Sandy • The Planning Commission has given the OK for a boys and girls club to operate on a site in the city’s historic district despite ardent protests from some area residents.
The 5-1 vote late Thursday granting a conditional-use permit and approving a site plan allows the Sandy Club, a Safe Place for Boys and Girls, to construct a building at 8768 S. 280 East, which is now a vacant lot.
About the Sandy Club
The nonprofit, officially named The Sandy Club, a Safe Place for Boys and Girls, has been operating since 1995. The club is not part of the Boys & Girls Clubs of America organization but operates under similar principles.
The Sandy Club’s stated mission is to provide educational and recreational opportunities to help children and teenagers develop self-confidence, social skills, respect for others and positive leadership qualities without regard to race, color, religion, sex, national origin, handicap or familial status.
The decision came after commissioners took comments from residents, including some who said the new building will be too big and ruin the historic integrity of the area.
"If you allow this, you will destroy the neighborhood," Craig Kitterman said. "This is the wrong place."
The nonprofit club — operated by Sandy City Councilwoman Linda Martinez Saville, who is the executive director — now offers after-school programs for up to 120 elementary, middle and high school kids a day in the basement of the city Parks and Recreation Department, 440 E. 8680 South. Plans call for the new facility, about 1,000 feet from the current site, to serve up to 200 youths. City and club officials have said renovating the current location to meet seismic-safety standards would cost more than constructing a new building.
The club, which has been at its current location since 1995, bought the one-acre lot from the city last year for $400,000. The site was declared surplus property by the city and most recently was home to a senior center.
The club wanted to operate from 7 a.m. to 10 p.m. seven days a week to accommodate community activities, such as Junior Jazz games. However, the commission voted tolimit nighttime operation to 7 p.m.
Neighbors who opposed the move said the proposed building was too big, the operation would cause traffic and parking problems, and a "business" would be out of place in the area. They also alleged residents were not informed about the land sale and development plans until well into the process.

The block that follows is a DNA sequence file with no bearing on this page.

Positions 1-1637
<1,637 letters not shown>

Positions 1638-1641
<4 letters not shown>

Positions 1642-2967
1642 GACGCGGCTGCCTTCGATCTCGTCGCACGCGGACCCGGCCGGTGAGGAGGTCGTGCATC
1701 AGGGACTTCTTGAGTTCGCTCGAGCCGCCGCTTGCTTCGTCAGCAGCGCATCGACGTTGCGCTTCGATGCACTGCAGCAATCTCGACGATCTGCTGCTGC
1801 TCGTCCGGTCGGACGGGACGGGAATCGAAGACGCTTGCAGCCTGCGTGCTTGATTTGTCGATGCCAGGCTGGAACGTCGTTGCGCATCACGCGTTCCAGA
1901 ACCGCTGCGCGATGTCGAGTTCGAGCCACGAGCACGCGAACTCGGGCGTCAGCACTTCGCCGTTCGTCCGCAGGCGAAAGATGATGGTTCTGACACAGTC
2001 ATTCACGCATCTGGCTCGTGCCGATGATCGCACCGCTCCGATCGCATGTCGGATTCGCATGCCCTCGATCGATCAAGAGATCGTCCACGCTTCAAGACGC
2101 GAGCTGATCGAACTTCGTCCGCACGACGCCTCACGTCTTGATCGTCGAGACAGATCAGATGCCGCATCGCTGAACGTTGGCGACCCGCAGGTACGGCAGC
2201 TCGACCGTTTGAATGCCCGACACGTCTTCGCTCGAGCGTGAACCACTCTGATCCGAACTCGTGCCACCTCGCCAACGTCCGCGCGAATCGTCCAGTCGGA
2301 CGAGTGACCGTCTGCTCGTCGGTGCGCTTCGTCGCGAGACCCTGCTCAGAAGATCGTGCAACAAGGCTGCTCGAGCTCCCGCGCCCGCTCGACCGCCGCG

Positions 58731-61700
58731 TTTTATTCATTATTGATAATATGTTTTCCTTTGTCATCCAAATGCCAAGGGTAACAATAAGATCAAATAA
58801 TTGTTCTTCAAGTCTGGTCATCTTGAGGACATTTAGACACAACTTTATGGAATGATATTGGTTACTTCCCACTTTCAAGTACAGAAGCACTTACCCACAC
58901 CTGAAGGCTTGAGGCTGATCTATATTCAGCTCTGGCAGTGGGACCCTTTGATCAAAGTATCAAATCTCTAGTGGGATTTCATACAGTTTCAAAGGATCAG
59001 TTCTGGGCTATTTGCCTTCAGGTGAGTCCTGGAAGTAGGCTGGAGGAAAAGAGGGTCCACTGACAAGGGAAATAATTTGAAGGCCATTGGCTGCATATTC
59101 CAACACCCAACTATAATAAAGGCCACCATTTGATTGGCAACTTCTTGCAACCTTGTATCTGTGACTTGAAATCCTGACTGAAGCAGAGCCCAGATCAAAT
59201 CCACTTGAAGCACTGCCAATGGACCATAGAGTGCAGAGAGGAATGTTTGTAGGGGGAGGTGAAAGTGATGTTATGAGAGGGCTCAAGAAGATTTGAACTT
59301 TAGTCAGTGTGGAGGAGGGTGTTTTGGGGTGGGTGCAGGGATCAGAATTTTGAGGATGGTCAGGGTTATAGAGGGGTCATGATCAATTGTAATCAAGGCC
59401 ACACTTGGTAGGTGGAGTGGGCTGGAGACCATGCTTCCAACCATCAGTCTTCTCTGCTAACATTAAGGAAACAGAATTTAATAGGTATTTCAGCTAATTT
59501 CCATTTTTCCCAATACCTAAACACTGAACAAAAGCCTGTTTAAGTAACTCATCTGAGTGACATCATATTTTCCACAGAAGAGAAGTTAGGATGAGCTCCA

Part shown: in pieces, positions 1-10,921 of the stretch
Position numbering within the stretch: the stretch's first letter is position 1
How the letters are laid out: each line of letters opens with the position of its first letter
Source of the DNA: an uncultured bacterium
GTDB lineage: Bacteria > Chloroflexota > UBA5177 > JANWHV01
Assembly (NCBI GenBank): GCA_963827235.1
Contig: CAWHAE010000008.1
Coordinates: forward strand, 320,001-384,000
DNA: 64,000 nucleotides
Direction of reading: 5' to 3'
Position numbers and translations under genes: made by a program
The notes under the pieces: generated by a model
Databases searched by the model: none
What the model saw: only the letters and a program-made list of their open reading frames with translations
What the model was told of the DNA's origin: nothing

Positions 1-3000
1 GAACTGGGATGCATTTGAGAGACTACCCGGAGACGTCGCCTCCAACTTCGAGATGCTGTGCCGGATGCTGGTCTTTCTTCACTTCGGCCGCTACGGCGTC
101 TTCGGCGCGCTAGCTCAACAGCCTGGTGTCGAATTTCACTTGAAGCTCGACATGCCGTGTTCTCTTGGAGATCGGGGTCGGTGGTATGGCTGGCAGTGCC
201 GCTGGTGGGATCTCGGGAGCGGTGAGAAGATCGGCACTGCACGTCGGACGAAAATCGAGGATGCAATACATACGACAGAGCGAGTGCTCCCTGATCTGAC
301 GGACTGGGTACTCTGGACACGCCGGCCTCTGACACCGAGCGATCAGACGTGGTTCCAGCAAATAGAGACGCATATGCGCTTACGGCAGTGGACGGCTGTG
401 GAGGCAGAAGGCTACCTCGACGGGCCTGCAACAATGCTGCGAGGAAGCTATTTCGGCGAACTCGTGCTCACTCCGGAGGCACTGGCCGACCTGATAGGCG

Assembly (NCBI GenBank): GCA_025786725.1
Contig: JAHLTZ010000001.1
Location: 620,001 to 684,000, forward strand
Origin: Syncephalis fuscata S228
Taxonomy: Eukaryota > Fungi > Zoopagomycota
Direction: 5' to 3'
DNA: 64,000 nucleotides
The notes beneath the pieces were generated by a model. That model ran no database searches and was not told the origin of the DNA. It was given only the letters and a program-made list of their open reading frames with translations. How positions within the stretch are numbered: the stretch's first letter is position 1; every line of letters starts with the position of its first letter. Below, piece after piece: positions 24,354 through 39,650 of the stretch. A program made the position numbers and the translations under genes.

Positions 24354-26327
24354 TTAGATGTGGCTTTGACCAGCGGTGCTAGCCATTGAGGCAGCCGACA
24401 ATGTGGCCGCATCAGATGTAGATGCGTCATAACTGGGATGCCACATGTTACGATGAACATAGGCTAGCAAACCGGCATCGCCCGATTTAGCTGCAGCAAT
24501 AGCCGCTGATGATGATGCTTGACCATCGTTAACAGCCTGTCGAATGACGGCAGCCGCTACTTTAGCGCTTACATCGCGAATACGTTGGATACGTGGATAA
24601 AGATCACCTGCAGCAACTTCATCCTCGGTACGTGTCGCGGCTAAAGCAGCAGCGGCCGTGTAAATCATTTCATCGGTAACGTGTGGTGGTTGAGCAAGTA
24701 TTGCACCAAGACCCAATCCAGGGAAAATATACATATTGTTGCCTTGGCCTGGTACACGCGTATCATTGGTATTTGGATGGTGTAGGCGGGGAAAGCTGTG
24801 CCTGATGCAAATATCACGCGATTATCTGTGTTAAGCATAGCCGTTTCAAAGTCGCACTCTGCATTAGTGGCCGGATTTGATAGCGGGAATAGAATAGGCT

Sandy officials have said the city mailed and published all legally required notices and followed all legal requirements in selling the land and amending the zoning to allow a community center.
The original plan called for a 15,272-square-foot building, most of it one-story high but one part rising to 34 feet to accommodate a gymnasium. Based on neighbors’ concerns, the project has been reduced to 12,918 square feet and 30 feet at its highest. The parking has been increased by seven stalls to 36 total.
At Thursday’s meeting, neighborhood resident Melanie Pendrey said allowing the club to operate at the site would open the door to commercial uses in the area, such as a dance studio or bowling alley.
And another resident, Janet Broadbent, who stressed that no one was against what the Sandy Club does, said the nonprofit will have to operate for long hours and rent out space for other activities to maintain the large building.
"Why are the rest of us being punished for 120 children?" Broadbent asked. "We don’t need this building. The kids don’t need this building."
But Debbie Zuver said the club is trying to create a safe building and called the project "an absolutely great idea,"
Clark Stringham, who serves on the club’s board of directors, said the controversy reminds him of the concerns raised years ago by Salt Lake City residents about a Ronald McDonald House being built on South Temple. A quarter of a century later, the situation has changed, he said.
"Some of those naysayer neighbors are our biggest supporters now," Stringham said. The Sandy Club is raising money for the project through fundraisers, donations and grants. Under a purchase agreement, the nonprofit is making payments for the land of approximately $20,000 a year to the city, which is holding the note. At the same time, Sandy is increasing its yearly grant to the club by $20,000, to $125,000, to cover the payments.
Mayor Tom Dolan says the club reaches children who do not participate in Sandy parks and recreation programs and that the city is "receiving more than we give."
"These are our most underprivileged children," he said of the club participants, "and we’re trying to give them a lift up."
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